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Acad Med. 2016 Jun;91(6):813-20. doi: 10.1097/ACM.0000000000001149.

A Multidisciplinary Housestaff-Led Initiative to Safely Reduce Daily Laboratory Testing.

Author information

1
W. Iams is chief resident in internal medicine, Department of Internal Medicine, Vanderbilt University Medical Center, Nashville, Tennessee. J. Heck was chief resident in radiology and musculoskeletal radiology fellow, Department of Radiology, Vanderbilt University Medical Center, Nashville, Tennessee, at the time of implementation and writing. M. Kapp is chief resident in pathology, Department of Pathology, Vanderbilt University Medical Center, Nashville, Tennessee. D. Leverenz is a third-year internal medicine resident, Department of Internal Medicine, Vanderbilt University Medical Center, Nashville, Tennessee. M. Vella is a fourth-year general surgery resident, Department of Surgery, Vanderbilt University Medical Center, Nashville, Tennessee. E. Szentirmai is a fourth-year medical student, School of Medicine, Vanderbilt University Medical Center, Nashville, Tennessee. I. Valerio-Navarrete is data analyst, Department of Informatics, Vanderbilt University Medical Center, Nashville, Tennessee. C. Theobald is assistant professor of medicine, Department of Internal Medicine, Vanderbilt University Medical Center, Nashville, Tennessee. K. Goggins is research coordinator, Department of Internal Medicine and Center for Clinical Quality and Implementation Research, Vanderbilt University Medical Center, Nashville, Tennessee. K. Flemmons is assistant professor of medicine, Department of Internal Medicine, Vanderbilt University Medical Center, Nashville, Tennessee. K. Sponsler is assistant professor of medicine, Department of Internal Medicine, Vanderbilt University Medical Center, Nashville, Tennessee. C. Penrod is a pediatric emergency medicine fellow, Department of Pediatrics, Vanderbilt University Medical Center, Nashville, Tennessee. P. Kleinholz is chief resident in neurology, Department of Neurology, Vanderbilt University Medical Center, Nashville, Tennessee. D. Brady is professor of medicine and designated institutional official, Office of Graduate Medical Education,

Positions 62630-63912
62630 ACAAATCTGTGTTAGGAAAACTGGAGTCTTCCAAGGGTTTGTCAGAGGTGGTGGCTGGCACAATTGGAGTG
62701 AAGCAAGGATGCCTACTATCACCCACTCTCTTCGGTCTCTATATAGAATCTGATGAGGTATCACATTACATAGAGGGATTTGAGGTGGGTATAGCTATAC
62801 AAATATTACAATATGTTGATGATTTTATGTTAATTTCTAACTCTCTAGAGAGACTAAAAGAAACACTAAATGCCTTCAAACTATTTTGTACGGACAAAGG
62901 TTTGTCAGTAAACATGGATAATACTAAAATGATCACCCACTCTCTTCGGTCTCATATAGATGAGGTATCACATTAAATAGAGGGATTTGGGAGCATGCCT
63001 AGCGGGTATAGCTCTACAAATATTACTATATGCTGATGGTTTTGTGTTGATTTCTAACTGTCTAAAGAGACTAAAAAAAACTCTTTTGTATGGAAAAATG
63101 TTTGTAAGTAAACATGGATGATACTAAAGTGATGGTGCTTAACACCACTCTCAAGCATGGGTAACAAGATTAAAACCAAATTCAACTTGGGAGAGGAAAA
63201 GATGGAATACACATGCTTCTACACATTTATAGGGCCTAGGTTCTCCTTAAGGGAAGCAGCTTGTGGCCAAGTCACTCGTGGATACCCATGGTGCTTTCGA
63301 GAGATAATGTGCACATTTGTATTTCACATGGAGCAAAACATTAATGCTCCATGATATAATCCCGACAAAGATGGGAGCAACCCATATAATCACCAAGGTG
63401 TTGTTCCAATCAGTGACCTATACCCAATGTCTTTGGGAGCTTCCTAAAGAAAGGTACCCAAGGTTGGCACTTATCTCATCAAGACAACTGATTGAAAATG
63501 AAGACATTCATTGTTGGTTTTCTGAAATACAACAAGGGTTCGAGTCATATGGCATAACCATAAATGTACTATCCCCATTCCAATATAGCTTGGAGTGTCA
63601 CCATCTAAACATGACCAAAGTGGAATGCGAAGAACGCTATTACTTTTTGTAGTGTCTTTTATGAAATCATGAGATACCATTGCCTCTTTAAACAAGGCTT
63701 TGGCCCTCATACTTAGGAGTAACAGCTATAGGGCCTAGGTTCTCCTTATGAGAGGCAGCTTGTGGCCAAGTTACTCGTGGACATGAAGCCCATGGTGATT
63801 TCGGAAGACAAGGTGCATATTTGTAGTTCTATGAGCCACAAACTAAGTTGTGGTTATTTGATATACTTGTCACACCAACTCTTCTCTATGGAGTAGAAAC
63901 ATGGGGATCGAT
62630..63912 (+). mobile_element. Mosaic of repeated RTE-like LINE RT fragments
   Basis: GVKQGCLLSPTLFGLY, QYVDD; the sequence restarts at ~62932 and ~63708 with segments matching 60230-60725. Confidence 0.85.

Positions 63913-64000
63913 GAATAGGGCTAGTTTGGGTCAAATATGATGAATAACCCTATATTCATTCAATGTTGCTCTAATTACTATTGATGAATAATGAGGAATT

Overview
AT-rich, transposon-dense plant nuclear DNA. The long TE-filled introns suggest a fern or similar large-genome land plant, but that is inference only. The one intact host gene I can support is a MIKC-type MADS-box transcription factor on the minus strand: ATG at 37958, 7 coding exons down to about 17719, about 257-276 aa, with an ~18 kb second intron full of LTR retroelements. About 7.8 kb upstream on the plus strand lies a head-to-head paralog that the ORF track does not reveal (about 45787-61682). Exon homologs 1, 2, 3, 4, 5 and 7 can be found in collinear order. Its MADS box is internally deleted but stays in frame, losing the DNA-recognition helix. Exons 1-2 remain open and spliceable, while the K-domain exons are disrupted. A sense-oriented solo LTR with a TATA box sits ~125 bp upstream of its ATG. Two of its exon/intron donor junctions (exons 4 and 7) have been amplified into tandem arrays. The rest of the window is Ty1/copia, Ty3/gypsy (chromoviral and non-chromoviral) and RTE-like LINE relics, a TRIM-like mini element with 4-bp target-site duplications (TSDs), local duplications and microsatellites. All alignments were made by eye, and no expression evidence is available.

Abstract

PURPOSE:

Provision of high-value care is a milestone in physician training. The authors evaluated the effect of a housestaff-led initiative on laboratory testing rates.

METHOD:

Vanderbilt University Medical Center's Choosing Wisely steering committee, led by housestaff with faculty advisors, sought to reduce unnecessary daily basic metabolic panel (BMP) and complete blood count (CBC) testing on inpatient general medicine and surgical services. Intervention services received a didactic session followed by regular data feedback with goal rates and peer comparison. Testing rates during January 1, 2013-February 9, 2015, were compared on intervention services and control services using a difference-in-differences analysis and an interrupted time-series analysis with segmented linear regression.

RESULTS:

Compared with concurrent controls, the mean number of BMP tests per patient day decreased by an additional 0.23 (95% CI 0.17-0.29) on medical housestaff and 0.15 (95% CI 0.09-0.21) on hospitalist intervention services. Daily CBC tests decreased by an additional 0.28 (95% CI 0.23-0.33) on medical housestaff, 0.08 (95% CI 0.03-0.13) on hospitalist, and 0.12 (95% CI 0.05-0.20) on surgical housestaff intervention services. Patients with lab-free days (0 labs ordered in 24 hours) increased by an additional 4.1 percentage points (95% CI 2.1-6.1) on medical housestaff and 9.7 percentage points (95% CI 6.6-12.8) on hospitalist intervention services. There were no adverse changes in length of stay or intensive care unit transfer, in-hospital mortality, or 30-day readmission rates.

CONCLUSIONS:

A housestaff-led intervention utilizing education and data feedback with goal setting and peer comparison resulted in safe, significant reductions in daily laboratory testing rates.

PMID:
27028031
DOI:
10.1097/ACM.0000000000001149
[Indexed for MEDLINE]

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